As many of you know I’ve been busy finishing my latest hardware creation, Myro:Air and as part of a certification process, the USB port on the back of the unit must be able to provide a stable 5V at both 1A and 2.1A loads. Long story short, it’s been quite the process to test the power supply consistently until I found this nice Programmable DC Electronic Load system. It’s marketed under many different brands like TekPower, Circuit Specialists & ProTek but it usually also contains the model number of 3710A and is made by Array. The best part is the price — $349 for the 360VDC/150W and $499 for the 360V/ 300W version.
I purchased the unit from Circuit Specialists and will post a full video review soon. It’s allowed me to easily test different component profiles as well as test the required overload protection of Myro:Air’s USB circuit. The unit also features a built in multimeter that can also measure the voltage of the circuit under load though I still prefer to use my DMM for more accurate measures. I’ll also demonstrate the PC software it ships with in the video.
Feel free to post an questions in the comments and I can answer then in the video.
I purchased the Saleae Logic16 a few months back to “sniff” a SPI bus and since then I keep on using it as my default Logic Analyzer — that’s when you know it’s money well spent. Saleae offers two models — a 8 channel ($149) and a 16 channel ($299). I went for the 16 channel version because it offers a bit more bandwidth (sample 2 channels at 100MHz, 4 channels at 50MHz, 8 channels at 25MHz, or all 16 channels).
The hardware is solid and well made and ships with everything you need — a nice hard case, USB cable and color coded wiring harness with micro-hook probes. The best part, however, is the software — I use a MacBook Pro (also running WindowsXP via VMWare) with 16gb ram and it’s always better to run native apps as much as possible but most companies don’t provide native apps for OSX, hence VMWare. Saleae actually offers ports of their software that runs on all major platforms (Windows, OSX, Linux). The software offers almost endless sample captures but the most useful feature is the protocol analyzer. It currently supports I2C, Async Serial, SPI, 1-Wire, CAN, I2S, PCM, UNI/O, Manchester, and MP Mode — making it easier to see the decoded results along with the waveform So far I have used I2C, SPI, I2S/PCM and Async Serial with it working flawlessly.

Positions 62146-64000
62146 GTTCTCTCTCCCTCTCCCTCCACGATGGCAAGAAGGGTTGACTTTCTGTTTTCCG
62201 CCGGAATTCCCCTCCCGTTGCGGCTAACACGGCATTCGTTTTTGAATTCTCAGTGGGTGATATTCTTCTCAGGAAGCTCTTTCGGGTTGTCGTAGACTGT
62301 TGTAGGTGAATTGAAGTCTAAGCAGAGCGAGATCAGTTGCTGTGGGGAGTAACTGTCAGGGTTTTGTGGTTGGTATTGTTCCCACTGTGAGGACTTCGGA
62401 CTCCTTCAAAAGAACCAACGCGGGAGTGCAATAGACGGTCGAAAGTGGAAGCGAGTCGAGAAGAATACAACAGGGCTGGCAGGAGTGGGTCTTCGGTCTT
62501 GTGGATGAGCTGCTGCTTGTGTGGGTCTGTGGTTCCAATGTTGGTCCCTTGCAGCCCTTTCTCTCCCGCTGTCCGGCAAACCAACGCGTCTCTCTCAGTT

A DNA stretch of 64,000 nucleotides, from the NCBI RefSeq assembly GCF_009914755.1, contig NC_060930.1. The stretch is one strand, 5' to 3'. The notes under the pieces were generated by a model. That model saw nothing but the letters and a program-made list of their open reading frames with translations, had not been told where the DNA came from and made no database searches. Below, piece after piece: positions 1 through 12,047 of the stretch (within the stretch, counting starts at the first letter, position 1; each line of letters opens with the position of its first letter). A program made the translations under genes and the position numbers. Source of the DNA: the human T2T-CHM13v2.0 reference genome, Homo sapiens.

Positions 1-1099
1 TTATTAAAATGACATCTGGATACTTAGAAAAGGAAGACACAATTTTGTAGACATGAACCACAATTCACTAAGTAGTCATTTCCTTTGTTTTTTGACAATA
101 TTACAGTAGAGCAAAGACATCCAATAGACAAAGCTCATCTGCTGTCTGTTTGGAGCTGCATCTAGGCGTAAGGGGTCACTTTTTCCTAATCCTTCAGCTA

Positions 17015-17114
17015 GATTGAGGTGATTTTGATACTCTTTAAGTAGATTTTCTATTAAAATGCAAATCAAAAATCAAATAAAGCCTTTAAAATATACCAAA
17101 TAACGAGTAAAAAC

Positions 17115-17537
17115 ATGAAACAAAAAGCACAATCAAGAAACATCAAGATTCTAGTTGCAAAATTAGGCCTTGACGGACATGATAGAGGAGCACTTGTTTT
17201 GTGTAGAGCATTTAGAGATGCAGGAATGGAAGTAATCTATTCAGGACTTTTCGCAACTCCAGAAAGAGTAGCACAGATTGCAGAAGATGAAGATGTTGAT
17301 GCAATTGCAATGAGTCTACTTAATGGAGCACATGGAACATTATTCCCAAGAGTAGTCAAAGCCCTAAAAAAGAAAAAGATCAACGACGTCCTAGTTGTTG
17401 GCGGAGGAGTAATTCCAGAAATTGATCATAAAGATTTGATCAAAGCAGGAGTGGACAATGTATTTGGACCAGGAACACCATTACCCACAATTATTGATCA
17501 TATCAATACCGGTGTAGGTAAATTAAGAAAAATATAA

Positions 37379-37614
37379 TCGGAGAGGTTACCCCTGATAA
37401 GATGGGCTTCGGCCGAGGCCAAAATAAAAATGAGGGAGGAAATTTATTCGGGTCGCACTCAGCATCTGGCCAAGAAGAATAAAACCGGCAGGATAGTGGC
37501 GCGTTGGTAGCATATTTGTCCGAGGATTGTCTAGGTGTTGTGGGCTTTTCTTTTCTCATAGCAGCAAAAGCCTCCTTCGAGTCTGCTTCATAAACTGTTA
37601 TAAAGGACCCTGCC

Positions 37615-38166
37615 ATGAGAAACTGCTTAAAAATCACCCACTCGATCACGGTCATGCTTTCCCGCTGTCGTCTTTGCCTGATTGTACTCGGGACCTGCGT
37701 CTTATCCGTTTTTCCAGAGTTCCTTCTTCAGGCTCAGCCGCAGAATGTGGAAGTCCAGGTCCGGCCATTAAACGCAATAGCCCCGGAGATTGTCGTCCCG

– Saleae Logic 16 [ Buy Now @AMAZON ]
I currently have a Weller WES51 Soldering Station that I’ve owned for about 10 years. While it have served me well all these years — I feel like the thermal recovery time can be a lot better. Hand soldering prototype boards with many different types of footprints is the latest challenge my WES51 is having a harder time with. It feels like it cannot keep up and I have to pause a few seconds while the temp recovers — I believe this is caused by the LEAD FREE solder I’m using that requires higher temp than the old LEAD based 60/40.
So I’m asking the readers of Mavromatic for their recommendations of “Best Soldering Iron”. I’m leaning towards the JBC CD-1BC (or the 2012 JBC-CD-1BB) — what do you think?
My dream garage would be filled with Lista Cabinets (as seen on American Chopper) as they offer both of my requirements: American Made and modular cabinets on casters. The only drawback being cost.
Sears Craftsmen’s popped into my mind — thinking everything Craftsmen’s would be American made, right? Uh, nope. Then right next to the Craftsmen benches was this product called Gladiator Garageworks by Whirlpool Corporation. Modular cabinets on casters, check. Made in the U.S.A.? YES! Apparently all their “premium” welded case products are made in the U.S.A. That includes the benches and the gearbox. The ones you need to assemble are not so keep that in mind.
The only design element I’m not too big on is the “tread” or “diamond plate” texture on the doors. I would have liked a smooth finish or options for different colors (silver, red, black, blue, etc) like the Lista Cabinets offer. Not a huge deal and the pattern is growing on me.
Overall, I dig them! The price, the quality and the fact they are Made in the U.S.A. — I couldn’t be happier.
Off to finish organizing the garage!
Here’s a neat add-on that turns your iPhone 4 into a HD video (audio) recording rig at a fairly economical price of $150. The key feature of the Fostex AR4i is that it brings excellent quality stereo audio recording via the dock connector and it’s built-in AD/DA converters. The included microphones can be swiveled and located in many different configurations giving you the best possible audio capture. Built-in LED input level metering, gain control and headphone monitoring, the AR-4i has been designed to turn your iPhone 4 into a high-quality audio and HD video capture device. This little add-on is great for trips and family events where you don’t want to carry another device just for video capture, but want the higher quality audio and video stabilization (via form factor and included handle).
[ via and as seen on MacBreak Episode 261 ]